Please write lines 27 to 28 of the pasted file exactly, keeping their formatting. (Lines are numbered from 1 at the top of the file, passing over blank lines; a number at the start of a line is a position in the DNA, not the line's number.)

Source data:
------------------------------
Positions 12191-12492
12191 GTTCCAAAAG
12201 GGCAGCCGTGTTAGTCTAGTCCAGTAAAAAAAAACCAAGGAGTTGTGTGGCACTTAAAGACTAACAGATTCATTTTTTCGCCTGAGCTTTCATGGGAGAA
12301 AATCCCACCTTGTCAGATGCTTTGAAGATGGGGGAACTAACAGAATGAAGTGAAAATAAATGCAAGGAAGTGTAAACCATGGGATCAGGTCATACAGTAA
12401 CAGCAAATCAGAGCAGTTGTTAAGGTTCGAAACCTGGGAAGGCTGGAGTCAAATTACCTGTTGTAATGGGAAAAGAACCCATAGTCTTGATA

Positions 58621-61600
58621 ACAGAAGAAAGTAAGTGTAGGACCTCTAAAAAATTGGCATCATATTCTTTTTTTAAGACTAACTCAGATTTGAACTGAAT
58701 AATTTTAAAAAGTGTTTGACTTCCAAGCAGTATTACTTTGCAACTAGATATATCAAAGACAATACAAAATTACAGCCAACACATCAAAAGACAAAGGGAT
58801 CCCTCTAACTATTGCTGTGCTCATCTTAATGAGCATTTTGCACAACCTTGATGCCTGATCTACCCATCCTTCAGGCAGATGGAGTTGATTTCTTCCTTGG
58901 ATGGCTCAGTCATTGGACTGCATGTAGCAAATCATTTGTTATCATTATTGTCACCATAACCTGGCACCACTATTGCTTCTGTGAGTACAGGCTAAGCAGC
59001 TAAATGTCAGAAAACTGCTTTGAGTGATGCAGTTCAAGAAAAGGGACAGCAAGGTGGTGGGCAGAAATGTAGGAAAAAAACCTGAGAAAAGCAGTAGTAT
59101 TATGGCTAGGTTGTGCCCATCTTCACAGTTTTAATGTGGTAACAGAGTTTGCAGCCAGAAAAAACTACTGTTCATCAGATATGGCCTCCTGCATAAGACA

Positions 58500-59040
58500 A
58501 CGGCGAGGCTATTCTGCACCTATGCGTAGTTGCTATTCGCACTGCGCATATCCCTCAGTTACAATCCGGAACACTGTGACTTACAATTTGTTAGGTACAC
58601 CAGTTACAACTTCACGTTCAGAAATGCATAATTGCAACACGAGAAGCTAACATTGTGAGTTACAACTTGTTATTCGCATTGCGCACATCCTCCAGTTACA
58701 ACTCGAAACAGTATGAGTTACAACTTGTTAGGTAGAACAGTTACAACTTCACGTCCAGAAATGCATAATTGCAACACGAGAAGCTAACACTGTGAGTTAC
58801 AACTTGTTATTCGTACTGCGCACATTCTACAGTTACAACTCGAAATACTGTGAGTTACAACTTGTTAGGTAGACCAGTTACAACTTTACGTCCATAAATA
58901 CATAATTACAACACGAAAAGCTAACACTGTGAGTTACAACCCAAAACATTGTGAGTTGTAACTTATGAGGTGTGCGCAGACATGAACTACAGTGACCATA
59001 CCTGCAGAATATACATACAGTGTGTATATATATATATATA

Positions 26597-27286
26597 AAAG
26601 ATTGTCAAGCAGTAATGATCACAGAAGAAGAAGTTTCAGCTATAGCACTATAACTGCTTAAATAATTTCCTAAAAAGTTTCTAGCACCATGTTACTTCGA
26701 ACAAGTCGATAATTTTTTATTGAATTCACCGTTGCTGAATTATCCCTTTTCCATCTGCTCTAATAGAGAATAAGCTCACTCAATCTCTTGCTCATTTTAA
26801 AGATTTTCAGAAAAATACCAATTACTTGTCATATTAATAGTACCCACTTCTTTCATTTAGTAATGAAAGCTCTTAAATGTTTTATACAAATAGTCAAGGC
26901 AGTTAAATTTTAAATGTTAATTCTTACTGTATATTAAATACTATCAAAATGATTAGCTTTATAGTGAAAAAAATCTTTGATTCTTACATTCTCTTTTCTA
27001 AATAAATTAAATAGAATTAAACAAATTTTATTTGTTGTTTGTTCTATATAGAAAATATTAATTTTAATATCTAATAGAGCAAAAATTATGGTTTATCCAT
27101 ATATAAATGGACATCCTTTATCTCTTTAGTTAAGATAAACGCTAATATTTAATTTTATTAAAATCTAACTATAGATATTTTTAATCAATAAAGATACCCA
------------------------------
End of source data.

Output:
27001 AATAAATTAAATAGAATTAAACAAATTTTATTTGTTGTTTGTTCTATATAGAAAATATTAATTTTAATATCTAATAGAGCAAAAATTATGGTTTATCCAT
27101 ATATAAATGGACATCCTTTATCTCTTTAGTTAAGATAAACGCTAATATTTAATTTTATTAAAATCTAACTATAGATATTTTTAATCAATAAAGATACCCA